I'm not sure if Minnesota is trying to delay a big-time paycheck for Liriano as his agent suggests. I think they're just being cautious after his serious injury, and they're also not desperate for him in the rotation right now, even given Hernandez's recent struggles. Liriano's going to pitch again this year in the big leagues, I have no doubt ... it's just a matter of when. He's got more upside than probably anybody on the Twins' roster, provided he can regain the velocity and repertoire of pitches he showed before the injury. That's why I'm keeping him on my bench and just waiting for the inevitable.

Monday, July 14, 2008

Talkin' fantasy on the radio

Ever wondered what my voice sounds like? Listen to my interview with The Point After Live on 89.1 FM from upstate New York and find out. We chatted about the first half of the season and took a look ahead to the second half.

Sunday, July 13, 2008

You can hear me on the radio Sunday

You can hear me in a live interview today on 89.1 the Point, a radio station in upstate New York. At around 7:30 p.m. Sunday I'll be chatting about the first half of the season and looking ahead to the second half on The Point After Live. Just go to their site and click on the Listen Live audio button at the top of the page.

Your first-half fantasy All-Stars

The Major League Baseball All-Star Game has an identity crisis. Is it a showcase for the fans? A reward for the league's top performers? A popularity contest? Or just a big excuse to sell advertising?

These questions drive TV talking heads and sports talk radio blowhards crazy, but you’ll find no such conflict in the world of fantasy. Ours is a world of cold, hard stats, and All-Stars are simply whoever produces the best.

Still, we should take some time out to recognize fantasy's finest. Instead of playing an actual game, I've decided to invite the honorees to Mickey Mantle's restaurant in New York, home of this year's "real" All-Star contest. There will be cocktails, a few laughs and a heartfelt appreciation for those players who keep our fantasy teams afloat. Here are this year's esteemed guests:

One of the toughest choices to make, but steady Chicago Cubs rookie Geovany Soto gets a slight edge over a ton of solid if unspectacular candidates. Pat yourself on the back if you took a chance on this first-year star.

Lance Berkman’s merely simmering now after coming to a rapid boil at the start of the year, but he’s still head and shoulders above his first-base peers in nearly every category. You wouldn’t know it from looking at him, but the Houston Astros slugger is even fleet of foot – his 12 steals have already surpassed a career high. That’s called icing on the cake.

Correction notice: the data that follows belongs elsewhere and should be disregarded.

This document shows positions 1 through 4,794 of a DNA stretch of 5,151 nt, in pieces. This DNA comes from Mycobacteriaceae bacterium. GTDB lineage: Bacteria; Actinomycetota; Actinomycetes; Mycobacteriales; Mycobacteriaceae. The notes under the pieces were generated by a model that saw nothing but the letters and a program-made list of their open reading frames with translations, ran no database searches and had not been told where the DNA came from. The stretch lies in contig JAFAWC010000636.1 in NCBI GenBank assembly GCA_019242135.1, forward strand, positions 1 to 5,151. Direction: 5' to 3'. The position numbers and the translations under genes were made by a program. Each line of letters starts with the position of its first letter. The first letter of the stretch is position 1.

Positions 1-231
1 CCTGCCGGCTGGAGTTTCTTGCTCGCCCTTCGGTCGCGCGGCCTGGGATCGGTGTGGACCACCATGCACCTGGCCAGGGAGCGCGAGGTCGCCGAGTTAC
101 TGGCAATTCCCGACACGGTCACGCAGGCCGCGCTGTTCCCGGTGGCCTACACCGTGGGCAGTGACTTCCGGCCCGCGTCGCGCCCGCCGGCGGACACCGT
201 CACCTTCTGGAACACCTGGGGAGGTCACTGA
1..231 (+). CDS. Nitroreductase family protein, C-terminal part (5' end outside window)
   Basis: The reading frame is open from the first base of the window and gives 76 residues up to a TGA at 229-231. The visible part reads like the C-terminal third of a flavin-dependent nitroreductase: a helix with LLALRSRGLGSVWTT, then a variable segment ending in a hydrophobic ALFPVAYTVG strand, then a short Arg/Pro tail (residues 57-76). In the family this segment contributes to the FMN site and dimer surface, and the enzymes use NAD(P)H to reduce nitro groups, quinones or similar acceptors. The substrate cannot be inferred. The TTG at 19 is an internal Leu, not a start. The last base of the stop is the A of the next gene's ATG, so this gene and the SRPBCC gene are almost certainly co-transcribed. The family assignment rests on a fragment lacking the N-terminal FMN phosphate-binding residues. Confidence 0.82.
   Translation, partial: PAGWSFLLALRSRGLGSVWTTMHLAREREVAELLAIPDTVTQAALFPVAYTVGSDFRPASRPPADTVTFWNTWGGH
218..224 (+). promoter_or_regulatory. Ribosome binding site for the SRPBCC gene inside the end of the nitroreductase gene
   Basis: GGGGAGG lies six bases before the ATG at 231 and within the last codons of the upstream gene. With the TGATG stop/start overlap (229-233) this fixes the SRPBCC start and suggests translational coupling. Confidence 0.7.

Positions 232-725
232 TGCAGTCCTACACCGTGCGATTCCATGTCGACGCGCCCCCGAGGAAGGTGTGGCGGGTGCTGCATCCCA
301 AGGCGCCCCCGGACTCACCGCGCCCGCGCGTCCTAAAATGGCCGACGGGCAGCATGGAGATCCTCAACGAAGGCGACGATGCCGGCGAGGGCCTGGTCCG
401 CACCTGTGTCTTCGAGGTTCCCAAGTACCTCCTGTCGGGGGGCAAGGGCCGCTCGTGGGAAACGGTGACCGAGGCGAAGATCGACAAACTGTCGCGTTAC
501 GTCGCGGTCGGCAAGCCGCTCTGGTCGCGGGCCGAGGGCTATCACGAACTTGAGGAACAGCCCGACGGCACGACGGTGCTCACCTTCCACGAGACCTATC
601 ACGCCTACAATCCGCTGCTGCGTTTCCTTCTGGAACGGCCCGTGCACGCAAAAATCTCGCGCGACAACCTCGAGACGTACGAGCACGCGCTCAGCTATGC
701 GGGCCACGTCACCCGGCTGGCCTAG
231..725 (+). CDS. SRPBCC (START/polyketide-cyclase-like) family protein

The Philadelphia Phillies’ Chase Utley is putting up the type of numbers we’re more accustomed to seeing from a corner infielder or an outfielder. He's working toward the first 50-homer season by a second baseman, which in fantasy terms is basically a free pass to clinch your league title.
Honorable mention to the Florida Marlins' Dan Uggla, who isn’t as far behind as you would expect.

The Marlins' Hanley Ramirez would be valuable for his steals alone. His hitting skills make him priceless.

It’s a two-horse race between Alex Rodriguez and Chipper Jones. While several of their numbers are eerily similar, Chipper’s flirtation with .400 earns him the nod – for now. As the summer drags on, that number will come back down to earth, and A-Rod should reclaim top-dog status.

You probably had a good shot at predicting this year's OF All-Stars before the season started: Matt Holliday (big-time slugger), Grady Sizemore (multi-category stud) and Josh Hamilton (whaaaat?). OK, nobody could have foreseen Hamilton being so awesome this year. But baseball's best feel-good story has delivered.

I’m going old-school with a four-man rotation, and an eclectic mix at that. Brandon Webb is no surprise after a couple years of fantasy excellence. Tim Lincecum is a mild surprise as a second-year star. And Cliff Lee and Edinson Volquez are major surprises, considering they likely went undrafted in most leagues.

No surprises here: stalwarts Jonathan Papelbon, Mariano Rivera and Francisco Rodirguez are warming in the bullpen. Saves are king in fantasy, and these guys are a combined 86-for-92 in save opportunities this year, with miniscule ERAs to boot. Enough said.

Did you really think I could leave A-Rod off this team? He may not win Husband of the Year, but this is an honor he surely deserves.

Monday, July 7, 2008

Sabathia to Brewers: Fantasy impact

The Brewers have reportedly reached a deal to aquire C.C. Sabathia from the Indians, a move that makes them a serious NL contender. It also gives Sabathia's fantasy value a nice boost.

Sabathia (6-8, 3.83 ERA) had a bit of a disappointing start to the season compared to last season's Cy Young campaign, but there's a lot to like here. He's got a 2.39 ERA in his past 12 starts, he's had horrible run support from the lackluster Cleveland offense, and his K/9 rate is actually better than last year's. Now as a Brewer, he'll have a better offense behind him and should also benefit from facing weaker NL lineups. I foresee a big second half for C.C. as the Brewers make a playoff push.